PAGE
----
By the time we got to Dirk Brand’s vineyard I was lost. My sense of direction is never very good and it was more than an hour from our lunch at Die Afrokaan in Graafwater, mostly driving along a deserted gravel road that didn’t go to Elands Bay (or did it?). Eben Sadie was convinced we on the right track (and some roadworkers we stopped for and asked seemed to agree that this was likely). Rosa Kruger was not entirely sure. But Eben was driving, and fortunately Eben was right, as Eben so often is. Those crags were the Piketberge; that was surely the mountain we were aiming at though Rosa hadn’t seen it from this angle; not long now.
The landscape was ruggedly beautiful (I suspect that phrase has been used before), and it was amazingly empty. Scarcely the sign of a habitation; the occasional sheep but almost never a person. Tucked beneath some tough mountains in one of these large lovely, empty valleys was Dirk Brand’s farm – frankly I’m not sure now if it was mostly rooibos or potatoes or just bleak obscurity he farmed, but next to an old homestead and its little cluster of trees was the vineyard that somehow Rosa had discovered.
The nearest vines to these were a long way away, across at least a mountain or two. These two-point-something hectares of lushly tangled-looking vines were planted during the first two decades of the last century, before the First World War mostly, before the KWV was formed to save the rashly overproducing industry. Bushvines, of course, on their own roots: groendruif-semillon (red and white), chenin (I think) and hanepoot – these are the oldest vines, from about 1900. I’m sure that this was never a normal commercial vineyard, but rather one of a type that must have been scattered thoughout the farmlands of the old Cape colony: planted to make wine for domestic consumption and to sell to neighbouring farms. This was a time, of course, when the dop system was widely used, and farmers would have wanted wine for their farmworkers as well as themselves (no doubt it was a useful source of nutrition, too, as it was for the peasants of Europe).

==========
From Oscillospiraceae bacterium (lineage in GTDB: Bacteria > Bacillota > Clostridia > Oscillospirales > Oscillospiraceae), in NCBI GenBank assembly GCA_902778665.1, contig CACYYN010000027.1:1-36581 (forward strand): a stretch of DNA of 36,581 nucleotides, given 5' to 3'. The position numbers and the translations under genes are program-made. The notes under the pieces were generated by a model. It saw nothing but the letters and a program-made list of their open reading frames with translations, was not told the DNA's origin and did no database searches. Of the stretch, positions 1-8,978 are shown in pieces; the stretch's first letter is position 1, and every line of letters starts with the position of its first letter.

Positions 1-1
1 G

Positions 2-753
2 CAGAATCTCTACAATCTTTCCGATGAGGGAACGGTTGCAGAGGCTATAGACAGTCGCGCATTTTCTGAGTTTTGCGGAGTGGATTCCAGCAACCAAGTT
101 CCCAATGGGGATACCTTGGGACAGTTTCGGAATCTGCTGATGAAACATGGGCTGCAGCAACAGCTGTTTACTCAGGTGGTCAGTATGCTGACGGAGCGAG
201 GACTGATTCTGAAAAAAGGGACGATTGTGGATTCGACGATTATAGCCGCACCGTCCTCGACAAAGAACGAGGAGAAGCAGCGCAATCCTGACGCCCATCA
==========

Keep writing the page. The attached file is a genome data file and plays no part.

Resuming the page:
Viticulturist Rosa had as yet had little influence on this wonderful vineyard that so emphatically belongs to the past, to the neglected and little-known history of Cape wine. Next year it’ll look a bit better groomed, I’m sure, after some of her meticulous and intelligent care. But she and Eben are happy with what they see. Eben will make wine from here this year, and Rosa will send a cool-truck from L’Ormarins to bring the grapes to the splendid home cellar in Franschhoek, in whose grandeur surely these modest country grapes will feel a little embarrassed. Rosa and Eben discuss picking dates with farmer Dirk – while I simply look on, mesmerised by his hat, which might well be as old as the hanepoot, and more in need of some attention.
I didn’t know that a vineyard like this could still exist in modern South Africa, but I’m profoundly glad that it does, and grateful that Johann Rupert also cares enough to give his viticulturist a brief to search them out. What old vines there are around the Cape are fast disappearing – it is scarcely worth anyone’s trouble to nurture them and pick them, for the paltry rewards offered by some co-op that is simply going to chuck the paltry few grapes amongst the mass-production resulting from chemicals and irrigation.
I hope the wine from this vineyard is good. I know that I will like it if I’m privileged to try it, because it will have a soul; it comes from deep within the troubled, interesting history of Cape wine.